PAOLI, PA - Main Line Health Hospitals' nursing service at Bryn Mawr, Lankenau and Paoli Hospitals was awarded Magnet™ designation by the American Nurses Credentialing Center (ANCC), the nation's highest award for recognizing excellence in nursing care. Hospital administrators announced the shared designation Tuesday following a public teleconferenced phone call with ANCC officials. The acute care hospitals represent 2,000 registered and licensed practical nurses.
"The ANCC is very highly respected among nurses, and we are absolutely thrilled that our hospitals have this important stamp of approval," said Barbara J. Tachovsky, RN, MS, CNAA, Chief Nursing Officer for Main Line Health and President of Paoli Hospital. "Main Line Health has always prided itself in the quality of its nursing practice, and being Magnet hospitals validates what our patients already know: Every day, we deliver excellence in nursing care."
Of some 6,000 hospitals in the country, only 169 have been granted Magnet status. The three Main Line Health hospitals bring to eight the number of hospitals in Pennsylvania honored by the ANCC Magnet Recognition Program.
To achieve Magnet status, hospitals must satisfy demanding criteria that measure the strength and quality of their nursing practice as defined in the American Nurses Association and demonstrate fourteen "Forces of Magnetism"according to Martha Lyman, RN, MPH, Magnet project manager for Main Line Health.
"The evaluation is extremely stringent and rigorous, involving detailed documentation that is reviewed by a three-member panel of nurse leaders and a five-day site visit by the same panel members," said Lyman.
Lyman, who began organizing the Magnet project in November 2002, described the effort as "a truly grassroots movement in all the hospitals." Her project team included a staff member from every unit, who kept nurses abreast of the application process. "By the time we finished gathering information and data and compiling 12 volumes for the application, scores of staff members had participated," Lyman said.
At the typical Magnet hospital, patient outcomes are excellent, nurses have a high level of job satisfaction, low turnover, an appropriate way to resolve grievances, and are involved in collecting data and making decisions about patient care. There is open communication between nurses and other members of the health care team and an appropriate personnel mix to attain the highest patient outcomes.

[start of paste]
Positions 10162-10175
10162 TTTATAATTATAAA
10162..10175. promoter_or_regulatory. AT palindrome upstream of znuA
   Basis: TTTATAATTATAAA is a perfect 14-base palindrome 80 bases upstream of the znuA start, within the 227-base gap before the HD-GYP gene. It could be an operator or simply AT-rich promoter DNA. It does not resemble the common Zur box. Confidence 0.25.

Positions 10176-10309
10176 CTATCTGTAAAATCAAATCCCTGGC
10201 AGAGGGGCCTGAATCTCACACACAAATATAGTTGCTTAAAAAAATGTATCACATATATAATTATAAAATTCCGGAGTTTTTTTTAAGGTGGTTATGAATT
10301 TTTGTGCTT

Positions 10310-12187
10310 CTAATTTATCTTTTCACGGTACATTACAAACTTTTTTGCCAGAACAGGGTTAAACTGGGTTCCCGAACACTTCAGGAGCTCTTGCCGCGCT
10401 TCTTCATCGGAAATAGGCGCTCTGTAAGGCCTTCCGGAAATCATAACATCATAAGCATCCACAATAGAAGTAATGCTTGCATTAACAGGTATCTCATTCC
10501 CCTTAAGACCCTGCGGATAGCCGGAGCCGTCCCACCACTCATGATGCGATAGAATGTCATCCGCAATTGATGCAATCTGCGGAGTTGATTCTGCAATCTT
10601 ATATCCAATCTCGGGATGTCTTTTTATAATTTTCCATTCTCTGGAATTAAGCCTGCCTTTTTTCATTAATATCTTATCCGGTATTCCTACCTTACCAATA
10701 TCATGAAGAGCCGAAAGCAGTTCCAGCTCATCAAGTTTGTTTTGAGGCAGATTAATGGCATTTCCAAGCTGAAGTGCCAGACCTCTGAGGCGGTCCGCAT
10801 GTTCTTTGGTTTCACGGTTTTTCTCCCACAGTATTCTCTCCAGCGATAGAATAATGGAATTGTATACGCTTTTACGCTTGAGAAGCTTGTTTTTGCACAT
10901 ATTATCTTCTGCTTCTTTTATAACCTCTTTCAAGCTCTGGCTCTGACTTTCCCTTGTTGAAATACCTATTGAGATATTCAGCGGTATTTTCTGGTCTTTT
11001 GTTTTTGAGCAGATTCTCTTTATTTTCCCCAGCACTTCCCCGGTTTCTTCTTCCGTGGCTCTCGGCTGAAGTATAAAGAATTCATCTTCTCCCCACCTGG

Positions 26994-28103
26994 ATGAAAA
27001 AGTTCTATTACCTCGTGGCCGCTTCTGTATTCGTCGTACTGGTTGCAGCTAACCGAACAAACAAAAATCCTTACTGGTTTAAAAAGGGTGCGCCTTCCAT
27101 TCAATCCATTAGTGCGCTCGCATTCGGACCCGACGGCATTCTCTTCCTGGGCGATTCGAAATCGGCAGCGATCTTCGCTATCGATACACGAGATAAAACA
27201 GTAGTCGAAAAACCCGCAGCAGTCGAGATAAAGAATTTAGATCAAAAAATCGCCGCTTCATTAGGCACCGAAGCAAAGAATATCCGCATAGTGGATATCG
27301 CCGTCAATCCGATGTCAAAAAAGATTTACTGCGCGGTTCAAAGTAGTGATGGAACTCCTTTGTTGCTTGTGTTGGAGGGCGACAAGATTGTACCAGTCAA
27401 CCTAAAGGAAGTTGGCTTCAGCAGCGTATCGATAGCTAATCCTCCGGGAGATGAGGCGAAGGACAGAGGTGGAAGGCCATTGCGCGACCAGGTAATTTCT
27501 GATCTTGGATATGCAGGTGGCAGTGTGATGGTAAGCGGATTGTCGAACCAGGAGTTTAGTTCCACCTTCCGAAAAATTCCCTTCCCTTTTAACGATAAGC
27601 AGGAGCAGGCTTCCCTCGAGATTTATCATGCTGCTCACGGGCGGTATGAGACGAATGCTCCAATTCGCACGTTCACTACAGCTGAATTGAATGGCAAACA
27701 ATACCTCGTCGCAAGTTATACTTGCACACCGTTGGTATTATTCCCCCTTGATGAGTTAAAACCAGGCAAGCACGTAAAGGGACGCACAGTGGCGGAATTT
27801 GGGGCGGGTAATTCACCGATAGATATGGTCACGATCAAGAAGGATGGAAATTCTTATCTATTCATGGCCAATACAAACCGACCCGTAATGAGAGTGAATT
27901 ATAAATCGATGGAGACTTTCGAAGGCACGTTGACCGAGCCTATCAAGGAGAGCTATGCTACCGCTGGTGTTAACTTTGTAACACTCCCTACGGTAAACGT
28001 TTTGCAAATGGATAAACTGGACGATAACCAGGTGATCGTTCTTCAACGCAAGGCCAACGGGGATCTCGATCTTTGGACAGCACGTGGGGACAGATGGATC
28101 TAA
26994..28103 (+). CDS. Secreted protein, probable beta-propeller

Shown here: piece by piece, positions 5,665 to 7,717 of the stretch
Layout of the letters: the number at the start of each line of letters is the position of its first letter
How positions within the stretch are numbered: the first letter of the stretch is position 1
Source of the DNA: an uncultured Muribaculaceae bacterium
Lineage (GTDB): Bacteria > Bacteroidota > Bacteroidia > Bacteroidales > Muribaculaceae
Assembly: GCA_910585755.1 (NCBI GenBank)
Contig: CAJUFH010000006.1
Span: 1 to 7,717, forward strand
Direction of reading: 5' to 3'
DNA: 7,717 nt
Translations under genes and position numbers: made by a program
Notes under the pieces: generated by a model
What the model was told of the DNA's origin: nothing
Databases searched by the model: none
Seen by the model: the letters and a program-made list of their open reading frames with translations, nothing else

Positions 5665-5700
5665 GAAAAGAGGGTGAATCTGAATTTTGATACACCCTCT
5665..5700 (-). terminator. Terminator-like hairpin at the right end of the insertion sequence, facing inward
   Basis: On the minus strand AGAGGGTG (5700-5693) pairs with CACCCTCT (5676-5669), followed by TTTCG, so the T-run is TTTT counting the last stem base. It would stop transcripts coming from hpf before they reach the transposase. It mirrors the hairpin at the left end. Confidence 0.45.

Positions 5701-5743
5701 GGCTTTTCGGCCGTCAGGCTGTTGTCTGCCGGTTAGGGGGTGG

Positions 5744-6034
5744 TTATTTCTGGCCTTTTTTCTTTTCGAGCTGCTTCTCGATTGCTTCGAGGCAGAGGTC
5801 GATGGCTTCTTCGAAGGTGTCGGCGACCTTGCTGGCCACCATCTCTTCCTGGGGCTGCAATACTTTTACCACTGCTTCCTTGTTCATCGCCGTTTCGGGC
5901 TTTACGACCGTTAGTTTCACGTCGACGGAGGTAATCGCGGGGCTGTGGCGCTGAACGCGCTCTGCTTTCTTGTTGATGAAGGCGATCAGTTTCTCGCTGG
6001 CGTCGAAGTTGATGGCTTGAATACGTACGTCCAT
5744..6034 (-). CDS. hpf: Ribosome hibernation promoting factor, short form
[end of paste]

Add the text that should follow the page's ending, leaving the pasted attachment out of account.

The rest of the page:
Lyman said the panel bases its evaluation on 65 indicators measured against 14 standards. Nursing leadership is one of the important attributes examined, from how nursing leaders interact with the hospital leadership at the highest level down to the opportunities nurses have to lead themselves.
"There is a very big emphasis with the ANCC on nurses at the bedside having a voice, and that had to come through very loud and clear in our presentation," said Lyman.
According to the ANCC, Magnet facilities consistently outperform non-magnet organizations, deliver better patient outcomes, spend more time at the patients' bedsides, and have shorter lengths of patient stay.
During the site visit June 20-24, 2005, Lyman said the panel "really grilled the nurses on nursing practice issues, quality improvements, and innovations. It was very, very intense, but also very positive. The sense of camaraderie was evident everywhere. Doctors stopped the panel members in the halls saying they wouldn't work anywhere else because the nursing care was so exceptional."
Lyman and Tachovsky said there are numerous benefits to having Magnet status, including reassuring patients they will receive the highest quality care and making it easier to recruit and retain qualified nurses and attract high-quality physicians and scientists.
"This is a very powerful award," said Tachovsky. "And it's important to note that while it elevates the nursing practice, this designation is an achievement for each hospital. Nurses aren't islands. If you have great nursing, it's mutually supportive of all departments. When I was touring the hospitals for the site visit, everyone from housekeeping to physicians was giving me the thumbs up."
The Magnet designation lasts for four years, after which the system will have to reapply and go through the lengthy process again. "It's exciting because this is only the beginning," said Lyman. "And that's a great thing."
Founded in 1985, Main Line Health focuses on cardiology, oncology, orthopedics, and women's health, in addition to offering a comprehensive range of health services. Main Line Health consists of three acute care hospitals-Bryn Mawr, Lankenau, and Paoli-and six other institutions, including Bryn Mawr Rehab, providing programs for patients with disabilities; Great Valley Health, a primary care physician organization; and Lankenau Institute for Medical Research, which studies diseases of aging.
© 2013 Main Line Health